Mouse Click Brings Home Thrill of the Hunt
Sunday, May 8, 2005
BULVERDE, Tex. -- On a tranquil Central Texas landscape, three fallow deer wandered through live oak and cedar as a rifle barrel poked out of a small shack nearby. With a metallic click, the Remington, clutched in a motorized steel cradle without a hunter at the trigger, swiveled to track them.
The gun's scope showed the cross hairs settle right behind a buck's shoulder and hold steady, a perfect aim that would kill the animal in one clean shot -- if the hunter wanted to fire the gun. More than 1,300 miles away in Indiana, looking at his computer screen, he decided to pass. This hunter wants to bag a blackbuck antelope, and he will wait to click the computer mouse that will send the electronic signal to shoot.
It is called hunting by remote control, the brainchild of Texas entrepreneur John Lockwood, whose Internet business advertises a "real time on-line hunting and shooting experience."
The business, Live-Shot, is open to everyone who registers and pays monthly $14.95 membership dues and a $1,000 deposit toward the cost of the animal. People using the service must have a valid Texas hunting license, which can be obtained online.
The Remington .30-06 rifle is mounted atop a homemade contraption of welded metal and a piece of butcher block, and is attached to a small motor, three video cameras (two linked to the Internet, including the one embedded in the gun scope) and a door lock actuator, like that used in a car. The actuator is attached to a wire that pulls the trigger at the click of the mouse. From virtually anywhere, someone with an Internet connection can fire the rifle.
If most hunters use blinds to conceal themselves from deer or other wildlife, "what is the difference in this and clicking a mouse?" asked Lockwood as he pulled the trigger of an unloaded Winchester Model 70 .30-06 that he uses for hunting. "Nothing. That is the same exact motion, and it takes the same amount of time."
Although the business, which apparently is the only one of its kind, has yet to turn into a bonanza, opposition to it has. Bills to ban the cyberspace activity are moving through at least 14 state legislatures from Hawaii to Maine, including hunter-friendly Texas. Virginia lawmakers passed prohibitions that take effect July 1. The California Fish and Game Commission ordered emergency regulations last week to bar hunters there from using the Internet to shoot animals, and last month, the Texas Parks and Wildlife Department banned Internet hunting of native Texas game animals. A move to shut down the venture for good is percolating in Congress, where a bill to prohibit "computer-assisted remote hunting" was introduced recently.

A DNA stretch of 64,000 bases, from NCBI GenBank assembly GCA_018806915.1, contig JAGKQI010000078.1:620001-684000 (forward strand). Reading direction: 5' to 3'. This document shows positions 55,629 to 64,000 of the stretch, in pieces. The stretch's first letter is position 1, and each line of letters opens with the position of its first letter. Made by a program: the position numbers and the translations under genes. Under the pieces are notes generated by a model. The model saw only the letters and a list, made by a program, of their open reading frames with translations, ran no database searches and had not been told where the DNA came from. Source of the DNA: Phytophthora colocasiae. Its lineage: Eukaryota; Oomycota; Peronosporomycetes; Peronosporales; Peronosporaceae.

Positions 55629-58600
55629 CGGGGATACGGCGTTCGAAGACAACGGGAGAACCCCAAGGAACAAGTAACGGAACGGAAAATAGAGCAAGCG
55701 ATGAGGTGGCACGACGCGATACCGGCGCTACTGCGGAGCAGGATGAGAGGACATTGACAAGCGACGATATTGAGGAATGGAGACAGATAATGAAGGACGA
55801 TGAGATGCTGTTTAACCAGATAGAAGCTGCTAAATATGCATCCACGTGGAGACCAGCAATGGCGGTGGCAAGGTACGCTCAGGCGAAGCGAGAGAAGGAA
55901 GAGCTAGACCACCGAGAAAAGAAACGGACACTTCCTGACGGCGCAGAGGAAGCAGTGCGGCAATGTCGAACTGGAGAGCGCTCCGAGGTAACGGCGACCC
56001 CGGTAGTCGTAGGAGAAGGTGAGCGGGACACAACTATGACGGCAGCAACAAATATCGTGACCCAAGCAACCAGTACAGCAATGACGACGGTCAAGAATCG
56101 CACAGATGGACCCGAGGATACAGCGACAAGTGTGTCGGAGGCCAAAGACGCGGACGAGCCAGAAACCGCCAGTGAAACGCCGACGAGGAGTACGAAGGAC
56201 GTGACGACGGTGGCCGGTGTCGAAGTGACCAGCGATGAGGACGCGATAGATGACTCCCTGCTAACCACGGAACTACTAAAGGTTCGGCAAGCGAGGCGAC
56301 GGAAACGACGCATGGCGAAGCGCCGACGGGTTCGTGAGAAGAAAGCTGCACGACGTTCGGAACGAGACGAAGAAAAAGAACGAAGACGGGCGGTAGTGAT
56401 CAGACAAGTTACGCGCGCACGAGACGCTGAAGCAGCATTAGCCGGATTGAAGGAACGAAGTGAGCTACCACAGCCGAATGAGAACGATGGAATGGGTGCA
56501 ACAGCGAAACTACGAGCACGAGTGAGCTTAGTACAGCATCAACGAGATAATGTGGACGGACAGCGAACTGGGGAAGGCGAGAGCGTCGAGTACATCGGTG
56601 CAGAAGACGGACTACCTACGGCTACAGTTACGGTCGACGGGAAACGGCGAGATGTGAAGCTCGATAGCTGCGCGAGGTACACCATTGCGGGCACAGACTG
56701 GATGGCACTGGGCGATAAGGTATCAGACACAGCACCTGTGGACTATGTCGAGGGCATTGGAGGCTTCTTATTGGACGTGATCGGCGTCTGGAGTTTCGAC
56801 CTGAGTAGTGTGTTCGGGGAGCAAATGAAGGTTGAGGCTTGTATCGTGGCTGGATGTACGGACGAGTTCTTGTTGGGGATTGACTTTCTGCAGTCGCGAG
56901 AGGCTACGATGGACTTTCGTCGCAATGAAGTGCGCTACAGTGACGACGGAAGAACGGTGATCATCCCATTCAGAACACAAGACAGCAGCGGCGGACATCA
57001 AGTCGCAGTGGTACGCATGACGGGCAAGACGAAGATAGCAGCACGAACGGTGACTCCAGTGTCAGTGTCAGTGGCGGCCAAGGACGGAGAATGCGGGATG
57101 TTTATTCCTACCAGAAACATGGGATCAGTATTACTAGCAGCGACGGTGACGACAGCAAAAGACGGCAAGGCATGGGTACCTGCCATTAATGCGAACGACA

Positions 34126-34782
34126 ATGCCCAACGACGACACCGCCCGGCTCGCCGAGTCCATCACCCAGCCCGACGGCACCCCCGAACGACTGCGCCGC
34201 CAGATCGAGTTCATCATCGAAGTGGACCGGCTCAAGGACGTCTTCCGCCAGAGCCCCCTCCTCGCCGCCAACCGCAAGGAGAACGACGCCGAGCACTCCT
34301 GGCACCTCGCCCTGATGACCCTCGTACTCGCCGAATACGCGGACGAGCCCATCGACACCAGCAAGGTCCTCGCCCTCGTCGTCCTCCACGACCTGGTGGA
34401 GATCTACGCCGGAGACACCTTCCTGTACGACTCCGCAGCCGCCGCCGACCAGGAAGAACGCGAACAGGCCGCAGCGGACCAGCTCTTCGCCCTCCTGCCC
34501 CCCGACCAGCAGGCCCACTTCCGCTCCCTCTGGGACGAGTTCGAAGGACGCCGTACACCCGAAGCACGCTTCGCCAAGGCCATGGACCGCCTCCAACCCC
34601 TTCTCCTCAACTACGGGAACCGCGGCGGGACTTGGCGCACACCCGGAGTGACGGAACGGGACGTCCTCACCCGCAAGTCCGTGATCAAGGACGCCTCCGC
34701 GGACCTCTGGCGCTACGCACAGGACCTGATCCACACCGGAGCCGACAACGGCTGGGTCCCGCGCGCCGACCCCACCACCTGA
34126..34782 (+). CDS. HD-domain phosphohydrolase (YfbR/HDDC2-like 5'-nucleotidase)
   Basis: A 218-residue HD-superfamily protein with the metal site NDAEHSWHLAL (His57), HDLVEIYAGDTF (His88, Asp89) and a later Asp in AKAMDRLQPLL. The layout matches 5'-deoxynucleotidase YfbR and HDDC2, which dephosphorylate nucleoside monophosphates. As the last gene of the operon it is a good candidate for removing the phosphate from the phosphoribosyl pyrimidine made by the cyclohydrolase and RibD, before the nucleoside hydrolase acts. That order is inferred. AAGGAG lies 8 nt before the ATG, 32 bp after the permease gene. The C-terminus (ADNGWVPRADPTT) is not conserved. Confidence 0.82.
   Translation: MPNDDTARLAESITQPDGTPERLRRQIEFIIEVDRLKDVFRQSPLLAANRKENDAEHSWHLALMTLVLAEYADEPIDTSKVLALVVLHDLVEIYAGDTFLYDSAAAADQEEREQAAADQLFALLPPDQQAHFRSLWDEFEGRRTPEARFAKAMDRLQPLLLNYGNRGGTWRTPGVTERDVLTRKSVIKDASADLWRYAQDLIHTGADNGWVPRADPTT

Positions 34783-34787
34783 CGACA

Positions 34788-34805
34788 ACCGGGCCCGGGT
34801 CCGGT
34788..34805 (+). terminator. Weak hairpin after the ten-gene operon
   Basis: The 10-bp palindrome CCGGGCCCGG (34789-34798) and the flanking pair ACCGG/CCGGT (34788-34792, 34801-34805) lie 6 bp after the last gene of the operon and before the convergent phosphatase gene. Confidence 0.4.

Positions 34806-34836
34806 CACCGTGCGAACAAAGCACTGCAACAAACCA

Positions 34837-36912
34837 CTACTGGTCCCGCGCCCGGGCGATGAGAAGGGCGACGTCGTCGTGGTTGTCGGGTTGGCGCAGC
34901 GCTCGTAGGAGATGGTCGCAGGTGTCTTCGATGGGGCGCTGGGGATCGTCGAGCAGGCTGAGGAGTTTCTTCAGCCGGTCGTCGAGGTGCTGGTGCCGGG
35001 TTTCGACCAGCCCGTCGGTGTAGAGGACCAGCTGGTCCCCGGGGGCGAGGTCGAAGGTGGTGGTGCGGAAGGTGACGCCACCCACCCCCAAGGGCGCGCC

In a rare alliance, hunters and the National Rifle Association have joined forces with their traditional foes, the animal welfare and Humane Society activists. And some scholars, not surprised to see violent computer games elevated to another level, are questioning the propriety of an enterprise that blurs the line between the reality of man-stalks-beast in the great outdoors to the virtual anonymity of shooter-pulls-trigger from thousands of miles away.
"The problem here is . . . the distance. It increases our sense that real killing is an anonymous activity," said Kirk O. Hanson, executive director of the Markkula Center for Applied Ethics at Santa Clara University in California. "You use something familiar, a mouse, to fire the weapon . . . much as computer games that involve shooting human or animal objects. Technically it's possible. But as a society, do we want to do this?"
Absolutely not, says U.S. Rep. Thomas M. Davis III (R-Va.), who introduced a bill last month to make Internet hunting a crime punishable by as long as five years in prison. "If ever there was an issue for Congress to speak with some moral and ethical clarity, this is it," Davis said. "If you let this go on in society, what's next?"
For now, Lockwood's fledgling business continues to operate on a friend's ranch about 30 miles northwest of San Antonio. The Web site offers target shooting, but it is the exotic-game-hunting element of the business that has been condemned as a violent computer game gone awry or criticized as the equivalent of an online slaughter.
Lockwood, 40, a body shop estimator in San Antonio, said the real problem is that he and his enterprise are misunderstood. He said the Web hunt is most likely to appeal to the disabled who cannot leave their homes or to hunters outside of the United States. He said he has been contacted by disabled hunters in the United States and Europe and by troops stationed overseas who are interested in online hunting.